Wednesday, January 12, 2005

Revenge of Mr. Dumpling

The Evangelical Outpost symposium falls conveniently at a time when I can take a day or two off, so I have the luxury of reading some of what has been submitted. The range of reactions to the Commentry article covers the gamut, from the most serious and profound reflections (I can visualize a frowning fellow hunched over his computer, pecking away madly, clicking back and forth between windows making sure he got this or that reference perfect, laboring to make sure his baby is born alive and kicking...) to my own breezy piece of fluff.

Whoever "Dave" is, I like the way he writes. More than that, I like the way he thinks. Don't be fooled by that wonderful blog name. His comments on Abortion reveal that he can tell the difference between legality and morality, which readers here will recognize as one of my own pet-ideas-that-most-people-cannot-grasp. Without putting too fine a point on it, he smoothly moves from Mr. Gelernter's article into territory that the author would not likely travel...the way that contemporary American liberals are drifting from their religious roots, as in Europe, toward the secular [mostly Marxist, I might add] roots that took hold during the Cold War. His observations are on the mark.

But today's Left is moving towards a secular liberalism, a liberalism that seeks to cut itself off from the US' Christian heritage. While there are many Christians on the left, those who actually formulate policy or as seen as mouthpieces of the Left are often openly hostile to religious faith. In response to the Religious Right, it has been fashionable to mock faith and deride devout Christians, or to seek to shunt any public expressions of faith out of view. This has continued to alienate believers and push them towards the Right. But, while it has become possible to attack the symbols of faith such as the Pledge of Allegiance or prayer in school, it has not changed the fact that the majority of American's have a religious belief of some sort.

Now, there are those on the Left who recognise this problem, but the answer is not to quote a few Bible verses on the campaign trail, or talk about "connecting with Jesusland" at policy meetings. Most people respect someone who hates God with sincerity more than someone who has a faith of convenience. The answer is to recapture the religious foundation of American liberalism, to couch the Left's values in religious terms. Instead of letting the Right define religious debate, show how progressive values can be Christian ones. If you believe in equality show that Christianity preaches it. If you have programs that are designed to alleviate poverty show how Jesus loved the poor. If you support gay marriage show it is because of a belief in God given dignity, not an attack on Christian beliefs and institutions.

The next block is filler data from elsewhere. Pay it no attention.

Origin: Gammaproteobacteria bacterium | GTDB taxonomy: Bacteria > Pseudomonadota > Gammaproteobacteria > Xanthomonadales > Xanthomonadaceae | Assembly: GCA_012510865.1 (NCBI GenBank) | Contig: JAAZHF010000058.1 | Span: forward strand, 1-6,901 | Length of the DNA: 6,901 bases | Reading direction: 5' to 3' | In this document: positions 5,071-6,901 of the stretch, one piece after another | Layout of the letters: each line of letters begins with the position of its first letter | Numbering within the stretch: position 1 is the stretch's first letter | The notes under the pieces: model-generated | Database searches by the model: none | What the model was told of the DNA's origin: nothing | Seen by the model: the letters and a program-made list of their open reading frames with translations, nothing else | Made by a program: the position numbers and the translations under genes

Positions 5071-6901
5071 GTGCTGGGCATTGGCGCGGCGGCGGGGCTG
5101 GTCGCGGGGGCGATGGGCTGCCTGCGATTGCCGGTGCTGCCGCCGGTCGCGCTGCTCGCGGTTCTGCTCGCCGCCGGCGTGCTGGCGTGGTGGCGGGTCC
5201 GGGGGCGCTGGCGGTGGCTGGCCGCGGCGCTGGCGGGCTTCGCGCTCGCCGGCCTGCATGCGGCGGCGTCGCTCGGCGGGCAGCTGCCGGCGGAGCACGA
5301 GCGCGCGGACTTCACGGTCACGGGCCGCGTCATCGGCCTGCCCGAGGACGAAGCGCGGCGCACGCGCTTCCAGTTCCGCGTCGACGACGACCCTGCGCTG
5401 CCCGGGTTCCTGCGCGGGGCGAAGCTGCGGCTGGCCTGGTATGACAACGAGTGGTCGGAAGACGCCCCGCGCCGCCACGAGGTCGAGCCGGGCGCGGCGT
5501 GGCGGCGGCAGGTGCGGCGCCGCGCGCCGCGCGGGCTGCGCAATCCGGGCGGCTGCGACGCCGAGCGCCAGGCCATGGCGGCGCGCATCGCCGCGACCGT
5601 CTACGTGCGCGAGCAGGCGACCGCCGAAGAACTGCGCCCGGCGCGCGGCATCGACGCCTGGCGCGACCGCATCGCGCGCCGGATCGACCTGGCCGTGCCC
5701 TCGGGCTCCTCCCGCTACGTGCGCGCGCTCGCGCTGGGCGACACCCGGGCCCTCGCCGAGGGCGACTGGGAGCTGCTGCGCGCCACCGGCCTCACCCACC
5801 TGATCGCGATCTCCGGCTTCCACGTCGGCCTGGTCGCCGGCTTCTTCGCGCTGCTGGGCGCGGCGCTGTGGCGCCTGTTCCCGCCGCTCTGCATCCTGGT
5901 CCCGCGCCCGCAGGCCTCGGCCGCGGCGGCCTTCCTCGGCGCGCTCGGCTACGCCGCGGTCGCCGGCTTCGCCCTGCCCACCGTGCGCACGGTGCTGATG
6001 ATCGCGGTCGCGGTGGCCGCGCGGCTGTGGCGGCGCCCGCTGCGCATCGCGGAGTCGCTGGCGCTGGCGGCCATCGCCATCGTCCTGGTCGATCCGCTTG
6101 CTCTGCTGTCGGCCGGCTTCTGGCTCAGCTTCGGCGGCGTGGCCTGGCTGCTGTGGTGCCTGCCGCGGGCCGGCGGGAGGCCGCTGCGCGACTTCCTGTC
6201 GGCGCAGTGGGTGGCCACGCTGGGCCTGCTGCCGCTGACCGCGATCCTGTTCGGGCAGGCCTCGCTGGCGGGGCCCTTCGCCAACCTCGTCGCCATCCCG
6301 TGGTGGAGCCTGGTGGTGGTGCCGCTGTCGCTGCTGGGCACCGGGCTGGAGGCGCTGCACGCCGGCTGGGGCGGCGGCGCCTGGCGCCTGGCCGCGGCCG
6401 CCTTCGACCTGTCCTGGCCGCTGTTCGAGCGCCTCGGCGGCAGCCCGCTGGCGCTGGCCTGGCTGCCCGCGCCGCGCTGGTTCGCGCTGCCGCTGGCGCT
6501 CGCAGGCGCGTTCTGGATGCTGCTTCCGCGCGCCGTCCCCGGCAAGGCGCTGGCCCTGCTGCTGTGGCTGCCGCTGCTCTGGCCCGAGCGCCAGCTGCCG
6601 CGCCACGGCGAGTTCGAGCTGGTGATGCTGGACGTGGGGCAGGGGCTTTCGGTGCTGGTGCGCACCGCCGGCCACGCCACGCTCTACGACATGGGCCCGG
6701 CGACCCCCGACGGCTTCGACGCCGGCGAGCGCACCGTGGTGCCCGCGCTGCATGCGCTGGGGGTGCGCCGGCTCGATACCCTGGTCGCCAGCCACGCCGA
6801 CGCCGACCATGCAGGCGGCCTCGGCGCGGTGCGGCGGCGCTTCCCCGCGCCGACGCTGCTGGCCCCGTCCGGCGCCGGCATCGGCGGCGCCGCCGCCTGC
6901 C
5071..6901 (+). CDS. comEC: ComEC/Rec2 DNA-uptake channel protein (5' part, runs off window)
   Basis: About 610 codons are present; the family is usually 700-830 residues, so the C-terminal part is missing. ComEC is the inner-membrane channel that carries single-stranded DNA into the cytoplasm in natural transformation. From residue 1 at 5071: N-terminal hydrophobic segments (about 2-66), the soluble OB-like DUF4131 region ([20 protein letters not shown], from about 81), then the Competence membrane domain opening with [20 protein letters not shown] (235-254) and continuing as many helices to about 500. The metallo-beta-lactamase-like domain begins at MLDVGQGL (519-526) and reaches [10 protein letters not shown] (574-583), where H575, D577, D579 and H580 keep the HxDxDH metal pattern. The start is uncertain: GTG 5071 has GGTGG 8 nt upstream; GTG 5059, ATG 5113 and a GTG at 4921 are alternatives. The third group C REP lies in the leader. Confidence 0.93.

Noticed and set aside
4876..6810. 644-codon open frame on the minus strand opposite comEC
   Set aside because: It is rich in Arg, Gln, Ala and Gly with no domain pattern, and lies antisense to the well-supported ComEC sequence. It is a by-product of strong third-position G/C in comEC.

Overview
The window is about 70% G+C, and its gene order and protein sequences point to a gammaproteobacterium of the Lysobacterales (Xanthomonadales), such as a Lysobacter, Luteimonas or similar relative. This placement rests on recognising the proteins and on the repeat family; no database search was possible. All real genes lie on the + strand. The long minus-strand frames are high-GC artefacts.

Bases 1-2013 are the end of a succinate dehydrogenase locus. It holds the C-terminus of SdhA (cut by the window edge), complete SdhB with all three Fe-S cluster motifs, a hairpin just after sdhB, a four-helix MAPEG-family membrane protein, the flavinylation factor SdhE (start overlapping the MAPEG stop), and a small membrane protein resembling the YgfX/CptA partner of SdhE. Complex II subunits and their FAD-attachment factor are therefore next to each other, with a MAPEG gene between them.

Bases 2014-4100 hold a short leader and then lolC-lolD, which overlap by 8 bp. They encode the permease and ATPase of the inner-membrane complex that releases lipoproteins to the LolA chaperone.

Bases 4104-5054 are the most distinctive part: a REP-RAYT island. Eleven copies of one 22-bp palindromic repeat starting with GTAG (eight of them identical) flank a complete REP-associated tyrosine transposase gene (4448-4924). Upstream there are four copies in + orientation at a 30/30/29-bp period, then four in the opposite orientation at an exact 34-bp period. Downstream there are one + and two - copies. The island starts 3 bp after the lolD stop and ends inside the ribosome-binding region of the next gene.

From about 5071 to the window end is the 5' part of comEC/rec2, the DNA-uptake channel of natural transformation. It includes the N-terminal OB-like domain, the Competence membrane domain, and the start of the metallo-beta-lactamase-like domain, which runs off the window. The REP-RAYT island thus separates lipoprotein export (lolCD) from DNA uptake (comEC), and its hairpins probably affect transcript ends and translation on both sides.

His essay is entitled What the Left has Forgotten (and the Right Better Pray that they Don't Remember). The title says it all. I took the liberty of resetting it in caps and lower case instead of all caps. The title is recapitulated in expanded form in these two paragraphs and the conclusion of the piece.

This one (I know, I say it too much.) is worth the time it takes to read.
Left-leaning Christians are few and far between.


Deborah said...

I look forward to reading it. Thanks so much for mentioning it in yiur blog!

Dave said...

Hi John,

Thanks very much for your extremely kind words. I am glad you enjoyed my piece, and thanks for taking the time to read some of my previous articles and for your comments on the Abortion piece. The difference between morality and legality is something that I think too many Christians forget.

I wouldn't call myself a left leaning Christian, though. I am fairly centrist in my politics, but I have found myself being pushed rightwards by the move of the Left towards secularism. But, I think it dangerous for any Christian to support either political side positions unconditionally. We need to judge whether something is compatible with God's will, rather than simply being partisans.

I hope you don't think that I am flying under false colours :)

Anyway, thanks for linking to me. You have a great blog here, and I will checking back regularly.